Emancipation Day: Tomorrow, Feb. 29 (Leap Day!), is the 24th anniversary of the day I walked out of my office at Billboard Books for the final time and began life as a full-time freelance writer. I’d been freelancing on the side for a little over two years and decided it was time to take the plunge. Giving up a stable job was a bit scary, but I had to give it a try, because I wasn’t happy with my life or career up to that point and knew I needed to make changes or else I wouldn’t be able to keep facing myself in the mirror each morning.
The flip side to the flexibility I’ve enjoyed since then, of course, is a lack of security — a point that was driven home rather forcefully last year. But despite all that tumult, I have no regrets about the path I’ve chosen. Despite a few rocky moments, in the big picture it’s worked out better than I ever could have imagined, in part because of of the wonderful and supportive comm-uni-ty that’s formed around this website. On a nearly daily basis, you folks make it clear to me that I made the right choice two dozen years ago.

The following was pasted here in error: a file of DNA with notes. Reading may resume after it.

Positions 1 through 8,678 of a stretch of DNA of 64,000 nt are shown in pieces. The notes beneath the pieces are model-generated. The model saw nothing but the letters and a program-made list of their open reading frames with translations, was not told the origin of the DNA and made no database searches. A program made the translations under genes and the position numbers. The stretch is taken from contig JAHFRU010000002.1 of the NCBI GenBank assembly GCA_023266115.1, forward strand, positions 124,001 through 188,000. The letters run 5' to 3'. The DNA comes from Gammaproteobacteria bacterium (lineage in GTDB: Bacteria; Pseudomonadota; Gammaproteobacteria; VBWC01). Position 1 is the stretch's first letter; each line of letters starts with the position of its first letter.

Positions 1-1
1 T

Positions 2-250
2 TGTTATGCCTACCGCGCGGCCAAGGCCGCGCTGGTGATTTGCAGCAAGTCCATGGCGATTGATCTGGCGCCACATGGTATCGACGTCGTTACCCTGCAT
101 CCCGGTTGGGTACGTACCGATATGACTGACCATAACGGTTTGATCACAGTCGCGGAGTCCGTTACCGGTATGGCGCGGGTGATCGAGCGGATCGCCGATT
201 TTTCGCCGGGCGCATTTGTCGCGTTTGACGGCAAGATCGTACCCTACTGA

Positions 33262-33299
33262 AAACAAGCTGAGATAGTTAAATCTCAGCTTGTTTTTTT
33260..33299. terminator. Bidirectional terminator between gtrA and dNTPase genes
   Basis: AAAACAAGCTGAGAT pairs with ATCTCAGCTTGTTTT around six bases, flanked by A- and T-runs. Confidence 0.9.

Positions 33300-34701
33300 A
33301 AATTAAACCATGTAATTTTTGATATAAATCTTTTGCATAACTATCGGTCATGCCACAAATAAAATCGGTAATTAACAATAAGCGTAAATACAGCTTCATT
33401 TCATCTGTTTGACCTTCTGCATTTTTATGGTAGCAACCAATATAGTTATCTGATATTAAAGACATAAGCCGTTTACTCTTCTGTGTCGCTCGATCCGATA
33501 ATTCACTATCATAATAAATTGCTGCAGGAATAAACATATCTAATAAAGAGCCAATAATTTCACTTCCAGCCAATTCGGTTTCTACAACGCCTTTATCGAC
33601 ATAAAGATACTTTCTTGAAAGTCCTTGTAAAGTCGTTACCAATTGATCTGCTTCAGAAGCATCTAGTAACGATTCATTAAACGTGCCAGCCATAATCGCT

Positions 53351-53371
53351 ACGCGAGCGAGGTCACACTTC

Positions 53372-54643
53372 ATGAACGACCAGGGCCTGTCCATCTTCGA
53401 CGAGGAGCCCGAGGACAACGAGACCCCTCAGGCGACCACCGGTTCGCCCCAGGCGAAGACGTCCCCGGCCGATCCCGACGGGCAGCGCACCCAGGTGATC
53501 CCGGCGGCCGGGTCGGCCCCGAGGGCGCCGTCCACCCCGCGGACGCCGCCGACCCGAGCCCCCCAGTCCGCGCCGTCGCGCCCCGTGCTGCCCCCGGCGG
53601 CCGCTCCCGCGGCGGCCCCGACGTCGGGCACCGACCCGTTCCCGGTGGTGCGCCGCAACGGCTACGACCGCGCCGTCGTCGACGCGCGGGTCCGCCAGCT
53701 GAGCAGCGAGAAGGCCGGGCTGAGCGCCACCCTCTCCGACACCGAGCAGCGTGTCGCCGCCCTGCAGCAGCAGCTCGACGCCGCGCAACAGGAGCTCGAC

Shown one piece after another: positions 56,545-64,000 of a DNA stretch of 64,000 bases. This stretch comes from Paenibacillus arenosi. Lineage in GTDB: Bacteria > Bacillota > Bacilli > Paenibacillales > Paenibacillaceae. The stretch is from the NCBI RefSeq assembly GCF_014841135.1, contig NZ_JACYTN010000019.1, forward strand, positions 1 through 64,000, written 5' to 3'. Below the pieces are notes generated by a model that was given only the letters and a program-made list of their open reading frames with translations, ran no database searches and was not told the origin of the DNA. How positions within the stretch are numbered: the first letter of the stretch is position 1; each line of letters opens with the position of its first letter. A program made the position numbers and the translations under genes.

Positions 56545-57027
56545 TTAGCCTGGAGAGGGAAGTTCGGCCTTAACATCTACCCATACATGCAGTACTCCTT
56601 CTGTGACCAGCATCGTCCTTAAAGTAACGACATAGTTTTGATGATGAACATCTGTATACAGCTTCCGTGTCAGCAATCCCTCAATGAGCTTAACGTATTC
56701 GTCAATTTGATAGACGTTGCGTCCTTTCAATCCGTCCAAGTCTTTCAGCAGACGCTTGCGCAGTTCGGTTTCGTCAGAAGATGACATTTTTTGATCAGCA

As I like to remind people each year on this date — and also remind myself — the moral of the story is this: If you want to change your life or reinvent yourself, don’t just sit around fantasizing about it — make it happen. Even if it doesn’t work out, at least you won’t spend the rest of your life wondering about what might have been.
When I’ve run this item in past years, some of you have gotten in touch and said something like, “That’s really inspiring. I’d like to reinvent myself too, but where do I start?” The biggest thing, I’d say, is to have a sense of direction. It’s one thing to know that you want to make changes to your life; it’s another to know what you want those changes to be. In my case, I had come to realize that I needed to live a creative life in general and be a writer in particular. I wasn’t sure I could be successful at it, but I at least needed to try.
Of course, maybe you already like your life just fine the way it is, in which case more power to you! Either way, thanks for listening, and have a great weekend. — Paul